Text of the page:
Plasticity and behavior: new genetic techniques to address multiple forms and functions.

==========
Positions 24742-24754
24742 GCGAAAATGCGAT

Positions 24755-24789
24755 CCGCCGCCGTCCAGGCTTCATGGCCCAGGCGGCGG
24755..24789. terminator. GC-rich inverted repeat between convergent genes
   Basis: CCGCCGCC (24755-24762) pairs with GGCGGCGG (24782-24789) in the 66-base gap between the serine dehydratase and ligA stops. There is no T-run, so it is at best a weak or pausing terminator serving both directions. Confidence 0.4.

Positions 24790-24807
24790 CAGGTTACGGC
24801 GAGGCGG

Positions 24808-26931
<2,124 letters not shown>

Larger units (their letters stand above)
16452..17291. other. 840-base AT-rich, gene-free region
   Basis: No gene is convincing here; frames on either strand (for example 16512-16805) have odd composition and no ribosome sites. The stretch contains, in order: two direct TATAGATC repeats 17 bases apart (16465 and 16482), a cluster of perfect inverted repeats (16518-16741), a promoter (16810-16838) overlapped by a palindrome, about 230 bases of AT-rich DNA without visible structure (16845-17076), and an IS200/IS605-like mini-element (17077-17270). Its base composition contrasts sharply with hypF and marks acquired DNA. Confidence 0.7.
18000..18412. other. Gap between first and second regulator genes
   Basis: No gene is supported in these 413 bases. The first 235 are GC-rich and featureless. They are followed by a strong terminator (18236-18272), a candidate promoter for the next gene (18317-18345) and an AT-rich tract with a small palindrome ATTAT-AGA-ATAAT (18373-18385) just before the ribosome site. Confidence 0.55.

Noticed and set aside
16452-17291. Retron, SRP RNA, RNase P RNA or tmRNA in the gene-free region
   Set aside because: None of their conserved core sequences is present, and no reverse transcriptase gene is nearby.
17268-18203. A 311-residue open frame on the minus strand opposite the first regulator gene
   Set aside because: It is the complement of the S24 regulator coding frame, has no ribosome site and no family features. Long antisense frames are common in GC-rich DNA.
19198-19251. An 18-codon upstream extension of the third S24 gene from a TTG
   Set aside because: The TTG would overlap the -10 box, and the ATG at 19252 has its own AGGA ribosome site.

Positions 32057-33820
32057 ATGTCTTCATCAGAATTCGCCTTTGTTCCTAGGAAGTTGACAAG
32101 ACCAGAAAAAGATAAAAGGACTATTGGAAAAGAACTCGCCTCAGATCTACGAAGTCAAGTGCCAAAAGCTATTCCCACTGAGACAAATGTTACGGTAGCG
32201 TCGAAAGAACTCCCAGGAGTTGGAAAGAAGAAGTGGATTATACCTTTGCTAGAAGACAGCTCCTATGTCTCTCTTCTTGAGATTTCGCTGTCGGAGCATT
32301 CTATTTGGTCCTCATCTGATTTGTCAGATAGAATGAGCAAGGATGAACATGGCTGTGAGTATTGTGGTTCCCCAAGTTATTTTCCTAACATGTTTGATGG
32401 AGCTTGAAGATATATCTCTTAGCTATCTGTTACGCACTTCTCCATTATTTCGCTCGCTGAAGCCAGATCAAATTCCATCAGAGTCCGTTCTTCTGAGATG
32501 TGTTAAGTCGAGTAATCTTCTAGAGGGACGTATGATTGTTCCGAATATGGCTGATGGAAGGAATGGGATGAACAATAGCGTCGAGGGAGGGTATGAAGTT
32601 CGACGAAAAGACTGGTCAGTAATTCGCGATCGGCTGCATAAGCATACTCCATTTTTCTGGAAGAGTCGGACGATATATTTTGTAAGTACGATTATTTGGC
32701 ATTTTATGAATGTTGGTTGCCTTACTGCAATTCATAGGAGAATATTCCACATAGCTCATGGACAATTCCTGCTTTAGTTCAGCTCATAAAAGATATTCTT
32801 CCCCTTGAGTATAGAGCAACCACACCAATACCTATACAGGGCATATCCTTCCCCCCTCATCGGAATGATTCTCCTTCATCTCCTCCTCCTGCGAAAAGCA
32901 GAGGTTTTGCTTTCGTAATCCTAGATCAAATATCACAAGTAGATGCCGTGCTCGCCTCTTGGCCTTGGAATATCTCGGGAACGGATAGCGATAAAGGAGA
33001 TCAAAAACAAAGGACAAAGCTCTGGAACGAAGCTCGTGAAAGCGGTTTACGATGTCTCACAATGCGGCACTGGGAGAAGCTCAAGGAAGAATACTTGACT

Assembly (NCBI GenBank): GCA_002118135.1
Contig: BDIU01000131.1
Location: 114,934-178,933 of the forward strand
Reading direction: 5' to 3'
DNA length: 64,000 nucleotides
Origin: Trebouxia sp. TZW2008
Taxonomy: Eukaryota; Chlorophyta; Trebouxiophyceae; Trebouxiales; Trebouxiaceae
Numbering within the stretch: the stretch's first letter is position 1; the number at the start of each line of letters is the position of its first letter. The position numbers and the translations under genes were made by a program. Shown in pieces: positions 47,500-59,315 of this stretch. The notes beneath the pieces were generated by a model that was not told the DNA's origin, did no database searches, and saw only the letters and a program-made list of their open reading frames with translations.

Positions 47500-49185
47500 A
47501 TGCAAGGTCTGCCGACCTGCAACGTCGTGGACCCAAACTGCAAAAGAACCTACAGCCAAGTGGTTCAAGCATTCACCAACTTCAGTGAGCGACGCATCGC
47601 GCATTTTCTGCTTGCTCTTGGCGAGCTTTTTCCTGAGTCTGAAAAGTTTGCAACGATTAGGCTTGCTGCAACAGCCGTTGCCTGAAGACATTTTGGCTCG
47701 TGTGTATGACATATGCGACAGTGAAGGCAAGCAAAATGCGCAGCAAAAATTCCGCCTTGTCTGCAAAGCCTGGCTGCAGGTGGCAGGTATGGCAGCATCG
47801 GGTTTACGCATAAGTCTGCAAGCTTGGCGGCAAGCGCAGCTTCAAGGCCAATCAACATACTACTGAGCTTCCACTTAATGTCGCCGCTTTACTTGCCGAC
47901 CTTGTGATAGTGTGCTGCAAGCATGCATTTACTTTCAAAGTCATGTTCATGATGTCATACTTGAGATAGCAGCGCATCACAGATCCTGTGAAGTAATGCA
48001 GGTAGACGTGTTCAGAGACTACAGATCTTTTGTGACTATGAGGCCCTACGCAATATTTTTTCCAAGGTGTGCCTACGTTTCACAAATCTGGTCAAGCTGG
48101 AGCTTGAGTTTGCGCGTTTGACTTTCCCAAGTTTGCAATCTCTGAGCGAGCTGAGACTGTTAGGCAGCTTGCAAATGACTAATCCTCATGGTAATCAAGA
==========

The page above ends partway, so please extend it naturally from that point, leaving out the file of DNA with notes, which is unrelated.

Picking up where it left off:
As the best-studied form of vertebrate synaptic plasticity, NMDA-receptor dependent long-term potentiation (NMDAR-LTP) has long been considered a leading candidate for a cellular locus for some aspects of learning and memory. However, assigning a specific role for this form of plasticity in learning and memory has proven surprisingly difficult. Two issues have contributed to this difficulty. First, a large number of molecules have been shown to in some way mediate or modulate not only NMDAR-LTP but also many forms of plasticity. Indeed, it is increasingly clear that multiple induction and maintenance mechanisms for plasticity exist, often at the same synapse. Second, linking cellular events to behavioral function has been hindered by a lack of sufficiently precise tools. In this review, we will discuss some of the proposed mechanisms of induction and maintenance of changes in synaptic efficacy and their regulation in the context of an attempt to understand their roles in animal behavior. Further, we will discuss recently developed genetic techniques, specifically, inducible transgenic models, which now allow more precise manipulations in the study of the roles plasticity plays in learning and memory.
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